Even Faster Django Unit Tests

Last year, I wrote about speeding up django unit tests. With this method, I’ve been able to significantly reduce the time it takes to run my unit tests.

But I still have a real short attention span. If anything, it’s shorter than it was last year. I also have an additional problem: I tend to create databases that have lots of preloaded data. This means that when I run tests or when I’m doing model development, I have to wait for all that data to load. Waiting sucks. Plus, in order to be able to test with the SQLite database, I have to keep my SQL compatible with both the MySQL and sqlite engines (usually not a problem, but sometimes it can be).

Solution? I put my database on a RAM disk. I now have full speed unit tests. If I make a model change, I can toss the whole database and reload everything instantly. When I’m running unit tests, I can run them against the same database engine that I use in production.

Current Method (still a bit rough)

Load up your favorite RAM disk software. I don’t have a favorite yet, but so far I’m having good luck with the free one from http://www.romexsoftware.com.

Create yourself a RAM disk, put it on your favorite drive letter (I use R:\). The disk doesn’t have to be large, since there probably won’t be tons of data on it. I only have 2GB of memory on my laptop, so I made a dainty 64MB RAM disk. (Note: if you are running 32-bit windows and have more than 3GB of RAM, you might be able to make your unusable memory into a RAM disk .. there are some details on the site above).

Make yourself a “Create Ramdisk MySQL.cmd” batch file (see below). Edit the necessary variables so they’ll work on your system, then run the file. Since the contents of ram disks are frequently lost (like when you reboot), the setup here needs to be automated. The batch file does 3 things. It creates the needed folders on the ram disk. It copies over your “mysql” database (so your passwords will still work). And it installs a Windows service for the ramdisk mysql (called MySQLR).

Make a copy of your my.ini file called my_ramdisk.ini (or whatever you like). Edit this new file and change the appropriate data directories to R:\mysql_volatile\data and R:\mysql_volatile\innodb.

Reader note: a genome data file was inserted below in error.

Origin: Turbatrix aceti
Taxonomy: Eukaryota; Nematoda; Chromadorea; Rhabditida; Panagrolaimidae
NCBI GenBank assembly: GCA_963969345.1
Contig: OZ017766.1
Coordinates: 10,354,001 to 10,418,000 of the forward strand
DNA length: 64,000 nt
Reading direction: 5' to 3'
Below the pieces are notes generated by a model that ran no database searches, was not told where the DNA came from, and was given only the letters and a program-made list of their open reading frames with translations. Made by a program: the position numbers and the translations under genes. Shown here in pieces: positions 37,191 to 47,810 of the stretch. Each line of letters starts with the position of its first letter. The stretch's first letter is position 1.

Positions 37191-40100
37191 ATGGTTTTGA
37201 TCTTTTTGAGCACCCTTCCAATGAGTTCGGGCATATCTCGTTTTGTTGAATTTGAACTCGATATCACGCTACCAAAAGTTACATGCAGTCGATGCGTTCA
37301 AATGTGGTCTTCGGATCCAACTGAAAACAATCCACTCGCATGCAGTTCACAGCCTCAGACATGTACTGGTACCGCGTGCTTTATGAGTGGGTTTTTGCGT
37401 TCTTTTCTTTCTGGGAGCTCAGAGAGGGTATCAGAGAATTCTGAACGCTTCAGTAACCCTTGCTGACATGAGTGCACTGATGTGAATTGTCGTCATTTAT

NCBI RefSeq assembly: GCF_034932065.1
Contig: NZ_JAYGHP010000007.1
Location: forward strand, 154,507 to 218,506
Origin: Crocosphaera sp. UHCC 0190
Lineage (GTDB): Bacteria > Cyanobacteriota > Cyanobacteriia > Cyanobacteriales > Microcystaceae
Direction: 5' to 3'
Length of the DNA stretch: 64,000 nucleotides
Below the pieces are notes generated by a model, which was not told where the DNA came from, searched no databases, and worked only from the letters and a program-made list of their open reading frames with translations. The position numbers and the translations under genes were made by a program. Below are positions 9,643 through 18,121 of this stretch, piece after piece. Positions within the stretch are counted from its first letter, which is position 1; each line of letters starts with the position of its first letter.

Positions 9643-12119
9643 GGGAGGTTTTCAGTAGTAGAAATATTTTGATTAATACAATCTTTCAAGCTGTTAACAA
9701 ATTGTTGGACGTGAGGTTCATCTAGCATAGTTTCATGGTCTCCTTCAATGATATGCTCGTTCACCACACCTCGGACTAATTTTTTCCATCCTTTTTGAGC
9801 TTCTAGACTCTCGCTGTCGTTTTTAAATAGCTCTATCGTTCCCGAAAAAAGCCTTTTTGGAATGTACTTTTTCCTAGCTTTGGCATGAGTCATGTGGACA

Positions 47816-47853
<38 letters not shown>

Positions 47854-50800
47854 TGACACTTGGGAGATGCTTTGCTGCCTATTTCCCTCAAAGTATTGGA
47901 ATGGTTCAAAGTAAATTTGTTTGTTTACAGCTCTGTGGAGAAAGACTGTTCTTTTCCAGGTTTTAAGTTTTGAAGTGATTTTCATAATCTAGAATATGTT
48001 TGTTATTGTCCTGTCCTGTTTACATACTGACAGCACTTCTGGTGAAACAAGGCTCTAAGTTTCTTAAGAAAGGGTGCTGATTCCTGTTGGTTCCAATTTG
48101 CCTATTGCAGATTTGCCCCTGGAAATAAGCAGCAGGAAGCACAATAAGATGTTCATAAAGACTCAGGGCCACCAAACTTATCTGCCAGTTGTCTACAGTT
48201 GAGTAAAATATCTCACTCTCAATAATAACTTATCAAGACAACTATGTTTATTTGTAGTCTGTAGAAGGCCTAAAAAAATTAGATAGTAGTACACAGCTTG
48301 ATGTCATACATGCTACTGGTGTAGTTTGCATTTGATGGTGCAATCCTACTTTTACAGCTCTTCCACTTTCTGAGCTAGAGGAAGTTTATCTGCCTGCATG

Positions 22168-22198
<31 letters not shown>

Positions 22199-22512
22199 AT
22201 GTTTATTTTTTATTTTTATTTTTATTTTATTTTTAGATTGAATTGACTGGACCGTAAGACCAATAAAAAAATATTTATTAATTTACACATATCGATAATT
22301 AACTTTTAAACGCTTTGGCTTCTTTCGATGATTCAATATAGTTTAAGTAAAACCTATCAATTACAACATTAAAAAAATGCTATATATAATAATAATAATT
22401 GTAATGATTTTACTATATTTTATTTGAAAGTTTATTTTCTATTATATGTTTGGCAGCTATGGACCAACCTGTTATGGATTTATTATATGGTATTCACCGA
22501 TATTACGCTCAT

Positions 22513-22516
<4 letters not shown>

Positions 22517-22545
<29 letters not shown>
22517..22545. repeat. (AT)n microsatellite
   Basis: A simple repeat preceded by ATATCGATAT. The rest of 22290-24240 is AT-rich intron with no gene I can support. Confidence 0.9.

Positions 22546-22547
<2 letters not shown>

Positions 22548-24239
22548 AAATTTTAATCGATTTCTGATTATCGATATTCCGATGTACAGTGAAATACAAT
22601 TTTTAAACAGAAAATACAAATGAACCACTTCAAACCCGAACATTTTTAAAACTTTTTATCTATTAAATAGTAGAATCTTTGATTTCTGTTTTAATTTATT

If you need to have your normal mysql server running, then alter the my_ramdisk.ini so so the server runs on a different port (you will also have to alter the port number in your settings.py). I only use the mysql server on my computer for development, so can just turn it off before starting the ramdisk mysql.

Start up the ram disk mysql. After running the batch file, you’ll have a new service called MySQLR. Use the service control manager gui, or, since you’re going to be on the command line to run your unit tests anyway, just type sc start mysqlr.

And finally, connect to your new mysql server and create a database for your project.

Listing: “Create Ramdisk MySQL.cmd”


REM path to the ramdisk mysql config file
set config=c:\Servers\mysql\my_ramdisk.ini
REM ramdisk drive letter
set ramdisk=R:
REM datadir is your normal mysql data folder
set datadir=C:\data\mysql
REM path to your the mysqld-nt binary
set mysqld=c:\servers\mysql\bin\mysqld-nt.exe

mkdir %ramdisk%\mysql_volatile
mkdir %ramdisk%\mysql_volatile\data

rem copy mysql database to retain permissions
xcopy /ei %datadir%\data\mysql %ramdisk%\mysql_volatile\data\mysql

rem install a service for the ramdisk mysql
%mysqld% --install MySQLR --defaults-file=%config%

Remove the MySQLR service by running mysqld-nt.exe --remove MySQLR.

You might want to alter the batch file to copy the django application’s database to the ramdisk as well (saves you having to run that step manually).

Unit tests with the RAM disk MySQL is around 30 times faster than normal MySQL, and only about a second and a half slower than using the SQLite backend.


  1. #1 by Paddy Mullen on January 17, 2010 - 9:26 pm

    do you think you could cook up a solution with the datadir mysql table creation attribute? I have other tables in my local mysql database that I can’t dump to ram.

  2. #2 by Candy Harris on March 6, 2010 - 12:07 pm

    Thanks for your post. I am new at python and this is a big help.

  3. #3 by Cássio Nandi on August 18, 2011 - 4:47 am

    Very Well, nice cheat =)

    You reach the same problem as me (using the sqlite3 for the full suite not work properly). I gonna try this ram-way-of-life in the Postgres. Thanks!

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